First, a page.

Steve Mann

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Steven Mann (born in Hamilton, Ontario),[1] is a tenured professor at the Department of Electrical and Computer Engineering at the University of Toronto.

Contents

Education

Mann holds degrees from the Massachusetts Institute of Technology (PhD in Media Arts and Sciences '97) and McMaster University, where he was also inducted into the McMaster University Alumni Hall of Fame, Alumni Gallery, 2004, in recognition of his career as an inventor and teacher.[2] While at MIT he was one of the founding members of the Wearable Computers group in the Media Lab.[3] In 2004 he was named the recipient of the 2004 Leonardo Award for Excellence for his article "Existential Technology," published in Leonardo 36:1.[4]

Ideas and inventions

Many of Mann's inventions pertain to the field of computational photography.

  • Chirplet transform, 1991: Mann was the first to propose and reduce to practice a signal representation based on a family of chirp signals, each associated with a coefficient, in a generalization of the wavelet transform that is now referred to as the chirplet transform.
  • Video Orbits, 1993: Mann was the first to produce an algorithm for automatically combining multiple pictures of the same subject matter, using algebraic projective geometry, to "stitch together" images using automatically estimated perspective correction. This is called the "Video Orbits" algorithm.[5] See also patent US 5828793  , Method and apparatus for producing digital images having extended dynamic ranges.[6]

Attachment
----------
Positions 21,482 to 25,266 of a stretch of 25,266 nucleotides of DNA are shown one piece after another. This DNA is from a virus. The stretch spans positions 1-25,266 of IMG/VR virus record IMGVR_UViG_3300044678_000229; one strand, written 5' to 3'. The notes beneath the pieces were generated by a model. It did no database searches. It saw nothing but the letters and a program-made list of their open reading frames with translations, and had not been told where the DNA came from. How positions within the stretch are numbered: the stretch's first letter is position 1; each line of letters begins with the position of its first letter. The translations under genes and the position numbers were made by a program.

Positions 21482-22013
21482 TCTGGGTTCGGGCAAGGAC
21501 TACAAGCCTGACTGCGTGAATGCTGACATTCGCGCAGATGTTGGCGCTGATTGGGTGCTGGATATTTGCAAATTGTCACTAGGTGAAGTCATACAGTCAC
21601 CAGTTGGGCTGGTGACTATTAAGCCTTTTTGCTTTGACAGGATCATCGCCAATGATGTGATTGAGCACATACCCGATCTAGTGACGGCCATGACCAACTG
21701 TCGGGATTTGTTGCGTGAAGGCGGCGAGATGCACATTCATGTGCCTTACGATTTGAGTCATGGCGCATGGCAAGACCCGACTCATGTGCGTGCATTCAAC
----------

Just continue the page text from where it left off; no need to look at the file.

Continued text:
• Comparametric Equations, 1993: Mann was the first to propose and implement an algorithm to estimate a camera's response function from a plurality of differently exposed images of the same subject matter. He was also the first to propose and implement an algorithm to automatically extend dynamic range in an image by combining multiple differently exposed pictures of the same subject matter.[7] See also patent US 5706416  , Method and apparatus for relating and combining multiple images of the same scene or object(s).[8]
  • Hydraulophone: Mann invented an experimental musical instrument that uses pressurized hydraulic fluid, such as water, to make sound. The instrument is played by placing the fingers in direct contact with the sound-producing hydraulic fluid, thus giving the musician a high degree of control over the musical expression in the sound.[9]
  • Telepointer, a wearable computer based on a pendant that contains a webcam and laser-based infinite depth-of-focus projector.
  • Sousveillance and cyborg-logging

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